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Video: Volleyball star: Sports masked pain at home

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    NATALIE MORALES, anchor: In the sport of women's beach volleyball Misty May-Treanor is one of the brightest stars. Along with partner Kerri Walsh , Misty won gold at the last two Summer Olympic Games in Athens and in Beijing . These two ladies are the only American women ever to win Olympic gold in the sport . Well, now Misty is

    opening up about her life off of the beach in her new book, "Misty: Digging Deep in Volleyball and Life ." Misty May-Treanor , good morning.

    Ms. MISTY MAY-TREANOR ("Misty, Digging Deep in Volleyball and Life"): Good morning.

    MORALES: Good to have you here.

    Ms. MAY-TREANOR: Good to see you again.

    MORALES: I was reliving those highlights with you. And, you know, Athens , of course, six years ago, two years since Beijing , you've had a lot of time to relive those moments over and over again, what stands out to you, what are the highlights to you?

    Ms. MAY-TREANOR: I mean, the last ball. Everybody asks me about what's the most memorable thing, and both the last balls both in Athens and Beijing and sharing that moment with Kerri ...

    MORALES: Mm-hmm.

    Ms. MAY-TREANOR: ...because we sacrificed so much together. And, you know, when we started as a team people didn't, you know, see us coming together, you know, right away, and we made it happen.

    MORALES: And any of the golds mean more to you? I guess you get that a lot. I mean, a gold is a gold but...

    Ms. MAY-TREANOR: I mean definitely -- yeah. Definitely the first one just because we were so young and nervous and we were coming up against a good Brazilian team . But the second was just as sweet, you know, doing back-to-back.

    MORALES: Yeah.

    Ms. MAY-TREANOR: No one's ever done it before. And I mean, we've accomplished so much in such a short time.

    MORALES: Yeah.

    Ms. MAY-TREANOR: They're both -- I mean, they're both amazing feats.

    MORALES: You know, as I was reading through some of the book, you literally grew up on the sand, Muscle Beach , you know, right there near the Santa Monica Pier in California . Tell me about some of your memories, childhood and just being there as your mom Barbara and your father Butch were volleyball players as well.

    Ms. MAY-TREANOR: Yeah, my mom came from a tennis family, so I got to dabble in kind of all these sports, tennis, I played soccer, I did volleyball. But there's no better playground than the beach.

    MORALES: Mm-hmm.

    Ms. MAY-TREANOR: I grew up right there at Santa Monica Pier , I watched it get knocked down during storms, watched it get rebuilt, just watched the whole Santa Monica transform. And had many people watch me out there and -- I mean, Karch Kiraly played at that beach, Liz Masakayan , Sinjin Smith . So a lot of the great players...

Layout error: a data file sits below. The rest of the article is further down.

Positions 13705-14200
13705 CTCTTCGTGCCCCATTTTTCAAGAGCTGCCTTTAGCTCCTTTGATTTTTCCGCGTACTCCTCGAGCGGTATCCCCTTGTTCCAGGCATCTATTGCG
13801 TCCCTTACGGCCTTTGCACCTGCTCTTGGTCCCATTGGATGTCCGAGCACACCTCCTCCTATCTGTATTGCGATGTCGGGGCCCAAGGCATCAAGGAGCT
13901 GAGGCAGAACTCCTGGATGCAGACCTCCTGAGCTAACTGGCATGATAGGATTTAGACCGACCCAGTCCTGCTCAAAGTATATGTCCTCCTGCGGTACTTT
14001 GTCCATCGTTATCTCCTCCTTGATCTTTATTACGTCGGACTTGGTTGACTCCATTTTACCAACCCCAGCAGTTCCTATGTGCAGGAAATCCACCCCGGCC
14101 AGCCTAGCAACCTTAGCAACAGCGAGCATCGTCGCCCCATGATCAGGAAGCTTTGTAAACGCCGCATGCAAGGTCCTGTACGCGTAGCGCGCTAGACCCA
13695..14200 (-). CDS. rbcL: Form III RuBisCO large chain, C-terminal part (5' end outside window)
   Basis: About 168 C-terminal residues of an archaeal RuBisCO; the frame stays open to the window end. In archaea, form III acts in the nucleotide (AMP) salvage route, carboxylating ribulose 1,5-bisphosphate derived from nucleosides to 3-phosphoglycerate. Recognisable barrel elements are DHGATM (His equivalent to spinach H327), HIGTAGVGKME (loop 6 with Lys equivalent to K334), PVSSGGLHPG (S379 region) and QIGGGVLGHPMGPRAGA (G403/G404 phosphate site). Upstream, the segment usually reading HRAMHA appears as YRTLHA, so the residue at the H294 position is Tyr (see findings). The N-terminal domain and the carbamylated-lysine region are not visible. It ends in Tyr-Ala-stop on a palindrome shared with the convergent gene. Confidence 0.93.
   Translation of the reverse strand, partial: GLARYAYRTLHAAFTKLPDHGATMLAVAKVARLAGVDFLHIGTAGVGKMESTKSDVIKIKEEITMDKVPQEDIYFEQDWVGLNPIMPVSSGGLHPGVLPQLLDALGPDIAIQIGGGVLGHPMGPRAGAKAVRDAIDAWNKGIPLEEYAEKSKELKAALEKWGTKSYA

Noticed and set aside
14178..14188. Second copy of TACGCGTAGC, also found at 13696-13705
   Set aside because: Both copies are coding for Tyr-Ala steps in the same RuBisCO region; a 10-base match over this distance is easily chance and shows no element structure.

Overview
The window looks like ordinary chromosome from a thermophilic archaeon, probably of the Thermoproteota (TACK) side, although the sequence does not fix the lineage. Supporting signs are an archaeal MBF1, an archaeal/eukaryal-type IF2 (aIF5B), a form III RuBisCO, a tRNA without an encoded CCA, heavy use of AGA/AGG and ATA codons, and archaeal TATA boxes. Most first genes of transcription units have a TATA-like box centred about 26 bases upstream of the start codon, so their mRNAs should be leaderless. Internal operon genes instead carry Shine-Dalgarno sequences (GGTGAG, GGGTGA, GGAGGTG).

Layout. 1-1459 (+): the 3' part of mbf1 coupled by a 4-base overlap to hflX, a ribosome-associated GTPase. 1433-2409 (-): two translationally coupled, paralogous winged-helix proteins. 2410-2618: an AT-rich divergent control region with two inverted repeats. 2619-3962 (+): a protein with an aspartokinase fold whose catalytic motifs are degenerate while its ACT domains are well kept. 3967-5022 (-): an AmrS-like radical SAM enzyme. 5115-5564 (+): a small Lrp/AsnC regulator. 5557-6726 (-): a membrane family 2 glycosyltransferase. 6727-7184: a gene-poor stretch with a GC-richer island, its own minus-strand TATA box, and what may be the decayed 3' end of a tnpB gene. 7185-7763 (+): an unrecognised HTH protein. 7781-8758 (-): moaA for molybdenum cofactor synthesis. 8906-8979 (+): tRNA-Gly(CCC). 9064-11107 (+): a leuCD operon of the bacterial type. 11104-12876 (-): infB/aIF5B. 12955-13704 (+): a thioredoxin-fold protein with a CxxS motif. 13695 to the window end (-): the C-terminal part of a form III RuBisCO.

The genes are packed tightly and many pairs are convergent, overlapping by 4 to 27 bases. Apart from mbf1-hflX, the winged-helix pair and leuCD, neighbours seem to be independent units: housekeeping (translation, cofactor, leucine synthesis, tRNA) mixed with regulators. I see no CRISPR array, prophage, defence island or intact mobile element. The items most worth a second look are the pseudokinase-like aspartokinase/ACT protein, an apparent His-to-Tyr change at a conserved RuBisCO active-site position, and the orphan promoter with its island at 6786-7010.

MORALES: Mm-hmm.

    Ms. MAY-TREANOR: ...played at the beach where, you know, I was a rug rat just roaming around, boogie-boarding and kind of just living carefree.

    MORALES: And learning your craft very well. And you do dig deep -- dig deep in this book as well and you talk about some less than happy moments in your life, you talk about your parents dealing with alcoholism. And in fact, we reached out to your father Butch , who said he was aware that you were writing about all of this and he said that `whatever I did, I own it.' How is -- how is your relationship with your dad now? They were recovered alcoholics, as far as I understand, when you were 15 years old, they sobered up.

    Ms. MAY-TREANOR: Correct. Yeah, my dad stopped drinking first and, you know, my mom had to battle it, but she got sober. And they were sober -- I mean, my dad still...

    MORALES: Mm-hmm.

    Ms. MAY-TREANOR: ...doesn't drink. And before my mom died she had been sober for over -- I mean it was about like 15 years. So it was -- I mean, it was -- it takes away a little bit of your childhood, but I think every family has a story to tell, and these are the ups and downs that I hope people will read my book and say, `Oh, my gosh, she went through the same thing'...

    MORALES: Mm-hmm.

    Ms. MAY-TREANOR: ...`and this is how her family got through it' or, you know, as a kid, `Oh, this is what she did to overcome it.' But I think...

    MORALES: Did it make you a tougher competitor? Did you -- and did the beach volleyball really help you go through that period in your life?

    Ms. MAY-TREANOR: I think -- I think playing sports, playing volleyball, playing soccer took my mind off of, you know, what was happening at home.

    MORALES: Mm-hmm.

    Ms. MAY-TREANOR: You know, you come home and, you know, when people drink they can become different people and -- but once they get healthy...

    MORALES: Yeah.

    Ms. MAY-TREANOR: Our family loving, caring, great support system.

    MORALES: Yeah.

    Ms. MAY-TREANOR: And but I mean...

    MORALES: Great relationship all around.

    Ms. MAY-TREANOR: But it's tough, yeah.

    MORALES: Yeah. And meanwhile, I should just quickly say Kerri Walsh just had another baby.

    Ms. MAY-TREANOR: Two.

    MORALES: So your partner -- so now she has a one-year-old and she has what, a one-month-old?

    Ms. MAY-TREANOR: The Irish twins. There she is.

    MORALES: Joseph -- so she has Sundance and Joseph. Exactly, Irish twins. So congratulations to her.

    Ms. MAY-TREANOR: And I hope I look that happy after I have...

    MORALES: I know. Well -- and I hope that's coming up in your future...

    Ms. MAY-TREANOR: So...

    MORALES: ...as well as more volleyball.

    Ms. MAY-TREANOR: Thank you.

    MORALES: I know that you're playing with Nicole Branagh as well, your new partner.

    Ms. MAY-TREANOR: Yep.

    MORALES: So wish you a lot of luck. And are we going to see you in London ? We hope.

    Ms. MAY-TREANOR: You'll have to ask me in 2012 . I have no idea.

    MORALES: That's too long to wait.

    Ms. MAY-TREANOR: I have to -- I'm happy -- I'm happy that I'm just back on the court.

    MORALES: Yeah.

    Ms. MAY-TREANOR: And I try to go tournament to tournament, year to year.